I think the character of Dan was also mishandled. Obviously, there is something that makes Dan different. But it isn’t dealt with in any meaningful way. The people in Dan’s life mistreat him. The girlfriend who completely takes advantage of him and his character, who dates him and then breaks up with him, except, oops, she doesn’t tell him for five years. Don’t get me started with having sex with Dan and he doesn’t even really know what it is. If this was a female character we would be crying rape. Dan’s sister seems to be using him financially and again taking advantage of his quirks, or condition, or whatever it is. This is awful!!

I felt like the character of the boy was also mishandled. Is he like his Dad? If so, why isn’t it addressed by the adults in his life? It seems like the boy is a problem to both his mother and his grandparents. Although Dan’s condition reminds me of “The Rosie Project”, that novel deals with it honestly, openly and in a beautifully touching manner.

So, in case you can’t tell, I just wasn’t into this book. I was so angry most of the way through. Then ending was even worse. It was so unrealistic where it seemed like the author just made arbitrary things happen so it would all work out with a happy ending. I did enjoy the nature, the bits about the harp making and the soul of the harp. I could have had more of that. I really liked Dan even though I don’t feel like his character got a fair or honest shake. My favorite character was probably the pheasant. That says it all.

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Lovely story about love and loss and being different. I enjoyed most of the book, but for one part. Thank you to publisher and Netgalley!

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this was an absolutely beautiful and enchanting read. it took a bit to get going but once it did i absolutely fell in love. charming and wonderful, definitely recommend. lots of feels.

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Ellie and the Harpmaker is a lovely, debut novel by Hazel Prior that I found completely enchanting!! I found this book to be completely heartwarming—I loved the way it explored an unconventional love story between two people that from the outside shouldn’t work together. A lonely, emotionally abused housewife and a shy, eccentric, and likely autistic harpmaker befriend each other at a time when their souls need that connection.

Ellie is a bored housewife in an unhappy marriage, living in the beautiful Exmoor countryside. She dreams of being a poet and spends her time writing when she’s not keeping house and caring for her husband Clive. Ellie loves music, words, nature, and dreams of a different life. But in her current marriage, those are only dreams.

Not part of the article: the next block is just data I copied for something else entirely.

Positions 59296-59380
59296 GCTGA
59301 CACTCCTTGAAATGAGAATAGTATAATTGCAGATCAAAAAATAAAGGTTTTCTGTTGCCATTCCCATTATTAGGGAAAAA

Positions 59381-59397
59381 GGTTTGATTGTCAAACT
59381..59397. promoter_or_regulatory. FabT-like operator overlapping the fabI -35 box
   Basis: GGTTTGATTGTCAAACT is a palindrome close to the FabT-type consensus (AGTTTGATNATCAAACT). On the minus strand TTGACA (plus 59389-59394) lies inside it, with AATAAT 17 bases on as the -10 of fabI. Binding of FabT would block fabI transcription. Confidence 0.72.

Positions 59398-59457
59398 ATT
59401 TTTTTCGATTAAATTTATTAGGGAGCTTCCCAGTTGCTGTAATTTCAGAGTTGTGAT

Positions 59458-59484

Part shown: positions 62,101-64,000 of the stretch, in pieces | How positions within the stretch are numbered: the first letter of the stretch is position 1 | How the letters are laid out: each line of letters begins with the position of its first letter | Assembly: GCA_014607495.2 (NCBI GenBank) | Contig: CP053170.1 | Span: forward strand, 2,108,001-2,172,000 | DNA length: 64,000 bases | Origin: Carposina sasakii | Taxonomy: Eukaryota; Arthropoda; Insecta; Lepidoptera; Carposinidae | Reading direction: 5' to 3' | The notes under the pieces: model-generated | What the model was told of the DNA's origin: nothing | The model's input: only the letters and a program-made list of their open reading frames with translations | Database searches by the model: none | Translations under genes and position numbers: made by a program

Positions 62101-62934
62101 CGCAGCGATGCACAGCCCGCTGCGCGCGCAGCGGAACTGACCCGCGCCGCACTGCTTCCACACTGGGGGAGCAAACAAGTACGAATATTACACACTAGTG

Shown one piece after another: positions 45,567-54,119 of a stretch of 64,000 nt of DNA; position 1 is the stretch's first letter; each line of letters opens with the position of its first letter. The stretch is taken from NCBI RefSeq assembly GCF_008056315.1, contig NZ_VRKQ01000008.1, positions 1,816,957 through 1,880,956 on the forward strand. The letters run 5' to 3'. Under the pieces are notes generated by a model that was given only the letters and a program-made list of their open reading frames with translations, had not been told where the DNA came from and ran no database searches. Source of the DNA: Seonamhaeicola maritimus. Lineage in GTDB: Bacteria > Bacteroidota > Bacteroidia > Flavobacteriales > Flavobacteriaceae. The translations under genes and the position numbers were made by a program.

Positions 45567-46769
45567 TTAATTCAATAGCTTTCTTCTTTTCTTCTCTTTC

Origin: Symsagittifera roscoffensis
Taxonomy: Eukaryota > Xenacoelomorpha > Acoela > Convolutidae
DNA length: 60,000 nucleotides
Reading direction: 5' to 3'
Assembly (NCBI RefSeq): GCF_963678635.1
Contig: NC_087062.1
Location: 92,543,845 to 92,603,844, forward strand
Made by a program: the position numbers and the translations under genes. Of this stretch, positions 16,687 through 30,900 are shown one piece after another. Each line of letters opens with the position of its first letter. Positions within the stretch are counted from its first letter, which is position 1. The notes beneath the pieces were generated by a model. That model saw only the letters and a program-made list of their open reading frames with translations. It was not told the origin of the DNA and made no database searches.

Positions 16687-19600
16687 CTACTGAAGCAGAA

Clive is emotionally abusive towards Ellie. He finds ways of manipulating her and destroying her self-confidence. He belittles her interest in music and writing, while peppering her with cute nicknames and love-y saying designed more to demean her than to show love.

Ellie loves to walk in nature—she finds it peaceful and calming. One day while strolling the countryside, she comes upon a barn that has been converted into a workshop by the handsome and eccentric Dan. Dan makes beautiful wooden harps in his workshop. Dan doesn’t speak much—he isn’t very comfortable being around people, he prefers solitude. But Dan is instantly drawn to Ellie, how sad she seems, and her cherry-colored socks, and he gives her a harp.

Ellie is so happy with the gift, but when she returns home Clive is not happy with it. In a state of jealousy, Clive insists Ellie return it. Why would a man give such an extravagant gift? And after all, he doesn’t believe Ellie will be able to learn to play it.

Ellie can’t bear the thought of parting with the harp. Returning to Dan’s workshop, she visits him and learns to play the harp from Dan’s girlfriend Rhoda. Rhoda is beautiful and glamorous. But when Ellie learns a secret about Dan and Rhoda, everything will begin to change. Dan and Ellie may be just what the other needs to heal and become whole.

I found this book heartwarming and surprisingly a bit twisty for a love story. The whole quadrangle between Dan, Clive, Ellie and Rhoda is quite dramatic! Dan is so adorably naïve—he is shocked when he learns how Rhoda views their relationship. He just processes events differently than most. I absolutely loathed Clive! I found him to be so manipulative and destructive towards Ellie—often making her feel like she isn’t good enough and that she is lucky to have him.

I read that the author herself plays the harp and I thought it made the poetic descriptions of the beautiful harps and their music resonate even more with me. Harp music is indeed beautiful, and harps are certainly not easy to learn to play, from what I’ve heard! Ellie is so isolated with Clive that she takes his opinions about her to heart. I loved seeing Ellie and Dan grow together, he shows her a different side of herself that Clive has slowly tried to diminish.

This is a story of redemption, of hope, of growth, and finding a partner who makes us shine, rather than dulls us. It’s a story of friendship, love, and endless possibilities. And it’s quite charming, from the harp playing to the setting, to Phineus the pheasant who warmed my heart! A lovely story that will sweep you away to those rolling hills and a quaint little workshop filled with music and love.

Thank you Berkley for my copy. Opinions are my own.

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At first this story began slowly and I wasn't sure that I was going to read it. BUT--it really picked up speed and it became difficult to put down.
Dan, Ellie, Clive, Roe Deer, plus Jo and Ed brought depths to the tale of Ellie and the harpmaker [Dan]. Keeping secrets, feelings that one is unsure about, the color of the words, relationships, all make this a literary read.